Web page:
Policing figures in January 2022 showed that there had been a 36% increase in the number of Premier League games with incidents of disorder throughout the first half of the 2021/22 campaign. The large majority of these incidents involved either pyrotechnics or missiles being thrown onto the pitch or at a player. Likewise, while Premier League teams might have upped their messaging in regards to getting their fans to behave in a respectful manner, the rather drastic rise in hate crime incidents is another huge concern for football as a whole.
With the likes of England international Raheem Sterling receiving racist abuse at Stamford Bridge just three years ago, January’s survey showed that hate crimes during the first half of the 2021/22 campaign had risen from 146 up to 206.
What Punishments Tend to Be Handed Out to Clubs or Countries?
While football clubs across the globe might be desperate to try and stamp out supporter trouble in order to make the game a safer and more enjoyable experience for all, they would also like to avoid the hefty fines that come their way. However, although each club might tend to be hit with a significant fine if one or a group of their supporters is deemed to have acted inappropriately, UEFA does offer other more extreme punishments.
Full or Partial Stadium Ban
In the case that the governing body deems that a fanbase has stepped over the line in more an extreme manner, then they tend to hand out a full or partial stadium ban for a select amount of fixtures. While the likes of Lyon might have been one of the few club sides that have been hit with a stadium ban, this does tend to be the case for international sides and their supporters.
Arguably the most notable sanctions that have been handed out in recent times is the €185,000 fine that Hungary received for their fans’ behaviour after a World Cup qualifying matchup against England in September 2021. Likewise, Hungary were also hit with a two-match stadium ban and they joined the likes of Croatia, Romania and Montenegro on the list of nations who have suffered the strongest of punishments.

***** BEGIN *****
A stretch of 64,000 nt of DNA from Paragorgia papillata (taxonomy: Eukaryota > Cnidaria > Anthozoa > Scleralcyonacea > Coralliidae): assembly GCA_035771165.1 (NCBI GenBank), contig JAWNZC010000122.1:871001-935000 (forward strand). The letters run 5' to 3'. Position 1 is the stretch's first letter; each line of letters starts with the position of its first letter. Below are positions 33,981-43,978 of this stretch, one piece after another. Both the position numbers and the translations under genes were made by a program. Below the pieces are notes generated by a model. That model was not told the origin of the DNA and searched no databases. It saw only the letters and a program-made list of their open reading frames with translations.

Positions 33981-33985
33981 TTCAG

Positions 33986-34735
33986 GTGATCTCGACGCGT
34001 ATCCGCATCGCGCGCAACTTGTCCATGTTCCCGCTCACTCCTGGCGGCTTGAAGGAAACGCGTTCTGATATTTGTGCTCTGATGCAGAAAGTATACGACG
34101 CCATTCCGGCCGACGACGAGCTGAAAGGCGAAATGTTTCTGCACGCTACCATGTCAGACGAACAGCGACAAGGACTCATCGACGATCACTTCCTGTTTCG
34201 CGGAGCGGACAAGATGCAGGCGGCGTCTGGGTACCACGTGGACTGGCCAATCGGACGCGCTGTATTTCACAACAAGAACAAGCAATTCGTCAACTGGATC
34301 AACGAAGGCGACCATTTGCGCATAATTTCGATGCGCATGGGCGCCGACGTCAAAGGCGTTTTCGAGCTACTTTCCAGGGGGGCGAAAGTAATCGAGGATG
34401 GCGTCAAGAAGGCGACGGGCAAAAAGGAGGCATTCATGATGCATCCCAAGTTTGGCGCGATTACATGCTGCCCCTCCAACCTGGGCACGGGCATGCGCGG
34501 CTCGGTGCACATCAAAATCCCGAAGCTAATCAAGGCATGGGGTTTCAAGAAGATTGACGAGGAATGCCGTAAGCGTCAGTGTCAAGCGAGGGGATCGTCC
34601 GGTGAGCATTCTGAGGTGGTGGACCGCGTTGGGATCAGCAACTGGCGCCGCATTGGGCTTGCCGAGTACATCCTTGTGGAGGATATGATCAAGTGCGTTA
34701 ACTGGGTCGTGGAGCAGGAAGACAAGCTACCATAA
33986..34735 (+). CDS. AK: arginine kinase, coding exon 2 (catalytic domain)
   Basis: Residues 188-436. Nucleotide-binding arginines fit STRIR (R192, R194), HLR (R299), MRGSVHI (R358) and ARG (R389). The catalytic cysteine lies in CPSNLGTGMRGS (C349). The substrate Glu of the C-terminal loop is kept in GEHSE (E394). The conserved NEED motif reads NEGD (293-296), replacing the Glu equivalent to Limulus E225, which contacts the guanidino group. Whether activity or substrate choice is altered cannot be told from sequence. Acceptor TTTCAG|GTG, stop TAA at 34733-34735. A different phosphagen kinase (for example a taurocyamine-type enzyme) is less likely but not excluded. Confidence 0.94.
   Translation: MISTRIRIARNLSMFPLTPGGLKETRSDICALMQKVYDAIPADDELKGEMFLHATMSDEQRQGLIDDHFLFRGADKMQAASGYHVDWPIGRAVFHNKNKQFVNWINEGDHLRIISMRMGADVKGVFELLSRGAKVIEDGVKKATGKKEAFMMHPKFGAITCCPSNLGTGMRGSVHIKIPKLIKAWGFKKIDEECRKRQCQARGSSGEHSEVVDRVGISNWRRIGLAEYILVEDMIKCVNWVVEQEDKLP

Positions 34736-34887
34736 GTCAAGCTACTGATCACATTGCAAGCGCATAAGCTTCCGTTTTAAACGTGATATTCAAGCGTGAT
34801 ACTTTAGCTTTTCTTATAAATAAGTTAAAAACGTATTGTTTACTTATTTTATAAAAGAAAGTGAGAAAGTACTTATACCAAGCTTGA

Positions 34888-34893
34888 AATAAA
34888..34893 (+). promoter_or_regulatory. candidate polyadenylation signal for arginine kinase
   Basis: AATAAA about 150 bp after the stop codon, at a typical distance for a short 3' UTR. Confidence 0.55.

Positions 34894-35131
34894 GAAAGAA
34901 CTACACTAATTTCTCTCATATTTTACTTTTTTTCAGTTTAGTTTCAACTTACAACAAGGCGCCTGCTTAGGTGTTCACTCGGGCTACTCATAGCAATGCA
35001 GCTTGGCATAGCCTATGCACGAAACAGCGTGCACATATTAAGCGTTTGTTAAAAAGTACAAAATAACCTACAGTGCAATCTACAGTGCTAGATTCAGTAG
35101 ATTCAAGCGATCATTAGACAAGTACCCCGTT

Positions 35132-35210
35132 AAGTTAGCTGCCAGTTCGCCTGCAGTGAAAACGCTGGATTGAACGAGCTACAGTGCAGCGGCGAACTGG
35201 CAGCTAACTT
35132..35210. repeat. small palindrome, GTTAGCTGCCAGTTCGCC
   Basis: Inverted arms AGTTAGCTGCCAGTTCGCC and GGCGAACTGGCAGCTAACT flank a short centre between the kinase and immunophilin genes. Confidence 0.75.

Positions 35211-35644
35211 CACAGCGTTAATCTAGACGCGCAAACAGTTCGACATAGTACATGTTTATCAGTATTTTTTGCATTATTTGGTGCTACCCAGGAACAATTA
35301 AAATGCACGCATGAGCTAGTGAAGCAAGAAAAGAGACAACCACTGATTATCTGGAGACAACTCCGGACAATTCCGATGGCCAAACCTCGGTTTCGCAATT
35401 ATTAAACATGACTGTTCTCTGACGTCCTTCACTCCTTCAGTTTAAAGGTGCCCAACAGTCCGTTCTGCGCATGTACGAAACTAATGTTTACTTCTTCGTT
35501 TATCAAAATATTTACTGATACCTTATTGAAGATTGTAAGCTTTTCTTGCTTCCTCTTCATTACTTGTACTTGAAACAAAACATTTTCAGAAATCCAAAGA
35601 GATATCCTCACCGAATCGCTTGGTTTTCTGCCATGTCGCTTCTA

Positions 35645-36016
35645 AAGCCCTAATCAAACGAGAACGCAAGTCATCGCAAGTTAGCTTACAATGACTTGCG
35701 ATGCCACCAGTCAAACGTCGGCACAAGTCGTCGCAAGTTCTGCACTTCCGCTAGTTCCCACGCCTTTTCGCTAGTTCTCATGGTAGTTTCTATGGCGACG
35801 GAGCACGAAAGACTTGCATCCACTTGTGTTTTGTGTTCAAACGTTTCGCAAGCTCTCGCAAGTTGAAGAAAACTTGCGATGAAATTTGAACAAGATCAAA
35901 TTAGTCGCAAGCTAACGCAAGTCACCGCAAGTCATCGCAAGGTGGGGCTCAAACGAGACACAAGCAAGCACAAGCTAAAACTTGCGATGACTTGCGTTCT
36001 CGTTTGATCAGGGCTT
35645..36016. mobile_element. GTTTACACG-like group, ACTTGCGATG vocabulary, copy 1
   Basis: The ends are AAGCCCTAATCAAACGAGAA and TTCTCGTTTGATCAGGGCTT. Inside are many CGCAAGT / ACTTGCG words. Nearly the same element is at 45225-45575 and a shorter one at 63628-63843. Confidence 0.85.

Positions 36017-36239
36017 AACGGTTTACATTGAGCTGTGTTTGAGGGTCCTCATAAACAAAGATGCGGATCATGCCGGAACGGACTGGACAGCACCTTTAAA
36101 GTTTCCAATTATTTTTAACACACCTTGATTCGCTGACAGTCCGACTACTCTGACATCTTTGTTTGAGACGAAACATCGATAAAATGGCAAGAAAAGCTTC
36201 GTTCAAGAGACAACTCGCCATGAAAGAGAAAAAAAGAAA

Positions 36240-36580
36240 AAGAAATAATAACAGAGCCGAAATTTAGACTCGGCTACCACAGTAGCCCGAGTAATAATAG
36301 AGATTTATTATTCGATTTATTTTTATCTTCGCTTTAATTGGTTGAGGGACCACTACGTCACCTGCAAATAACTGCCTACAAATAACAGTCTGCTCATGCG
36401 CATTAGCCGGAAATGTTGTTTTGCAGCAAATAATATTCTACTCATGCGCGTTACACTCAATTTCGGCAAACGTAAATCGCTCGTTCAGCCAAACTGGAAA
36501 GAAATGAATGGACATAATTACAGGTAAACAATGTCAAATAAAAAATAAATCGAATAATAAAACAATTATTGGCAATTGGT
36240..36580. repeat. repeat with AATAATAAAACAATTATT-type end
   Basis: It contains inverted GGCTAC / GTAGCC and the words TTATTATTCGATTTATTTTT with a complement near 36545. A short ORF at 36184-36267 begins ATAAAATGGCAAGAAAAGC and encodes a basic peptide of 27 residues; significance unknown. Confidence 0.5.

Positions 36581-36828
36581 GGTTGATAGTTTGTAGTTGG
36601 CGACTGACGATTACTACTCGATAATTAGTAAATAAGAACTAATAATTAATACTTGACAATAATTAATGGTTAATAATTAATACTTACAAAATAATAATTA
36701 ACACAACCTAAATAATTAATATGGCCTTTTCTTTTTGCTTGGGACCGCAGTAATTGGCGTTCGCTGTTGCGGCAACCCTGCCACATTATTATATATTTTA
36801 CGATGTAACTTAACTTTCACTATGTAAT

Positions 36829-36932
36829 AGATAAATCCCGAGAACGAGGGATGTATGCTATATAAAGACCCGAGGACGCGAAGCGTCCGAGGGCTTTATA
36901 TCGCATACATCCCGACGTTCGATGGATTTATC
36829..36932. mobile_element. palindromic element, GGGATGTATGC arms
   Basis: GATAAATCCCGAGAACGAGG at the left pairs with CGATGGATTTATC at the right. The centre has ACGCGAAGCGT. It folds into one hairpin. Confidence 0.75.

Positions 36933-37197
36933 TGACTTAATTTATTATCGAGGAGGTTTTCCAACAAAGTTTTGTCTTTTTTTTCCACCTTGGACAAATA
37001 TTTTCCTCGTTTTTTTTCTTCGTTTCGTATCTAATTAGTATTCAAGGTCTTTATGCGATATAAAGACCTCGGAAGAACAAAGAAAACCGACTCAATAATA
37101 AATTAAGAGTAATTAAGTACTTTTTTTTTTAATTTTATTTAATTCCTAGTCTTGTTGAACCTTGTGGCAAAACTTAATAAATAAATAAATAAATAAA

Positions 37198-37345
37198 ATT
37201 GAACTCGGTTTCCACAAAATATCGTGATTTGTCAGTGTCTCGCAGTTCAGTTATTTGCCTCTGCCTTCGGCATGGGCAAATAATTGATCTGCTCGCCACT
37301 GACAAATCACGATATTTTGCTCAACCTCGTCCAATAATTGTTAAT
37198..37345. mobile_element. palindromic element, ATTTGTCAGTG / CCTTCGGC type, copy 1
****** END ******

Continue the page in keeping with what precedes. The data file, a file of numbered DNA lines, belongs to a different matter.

Although some teams and their executives might feel that the club themselves should not be punished for the actions of a small group of their fanbase, those pleas often fall on deaf ears. While a stadium ban or a financial penalty might be the most stringent of punishments UEFA tends to dish out, it is undoubtedly Egyptian side, Al-Masry, that has received the most punishing of sanctions.
In what was a tragic day for the whole of the footballing world in 2012, 74 supporters lost their lives as an explosive riot took place when Al-Masry faced off against Cairo rivals, Al-Ahly. As a result of those horrific scenes a decade ago, Egypt’s footballing authority made the groundbreaking announcement that Al-Masry had been suspended from competing for two seasons due to a clear failure in controlling their fans.
Could Even Stricter Punishments Be Handed Out for a Fan’s Behaviour?
Although many clubs might feel that it is unfair that they’re punished for the acts of a minority of fans, there has been somewhat of a push in recent times to increase the sanctions that clubs can receive. During his time at Kilmarnock in 2019, current Scotland boss Steve Clarke stated that he feels clubs should actually have points deducted if supporters of that side are involved in high-profile incidents.
With many left shocked after watching Sheffield United’s Billy Sharp get physically assaulted by a Nottingham Forest supporter following the Blades’ play-off defeat in May, the talk regarding a points deduction has increased. While it might still be extremely rare to see a team or nation handed a points deduction for their fans’ behaviour, there has been a couple of exceptions.
Arguably the most notable time where a points deduction has been handed down by a governing body is that of Croatia in 2015. Coming under a huge amount of scrutiny seven years ago as a swastika was chemically seared onto the middle of the pitch ahead of a meeting against Italy, the Blazers were hit with a one-point deduction during their European Championships qualifying campaign.
Along with that unprecedented point deduction, Croatia were also fined €100,000 by UEFA and handed a two-match stadium ban. Likewise, following a fan protest from Blackpool supporters in 2015 that saw their Championship fixture with Huddersfield have to be waved off, the Lancashire-based side were handed a suspended three-point deduction.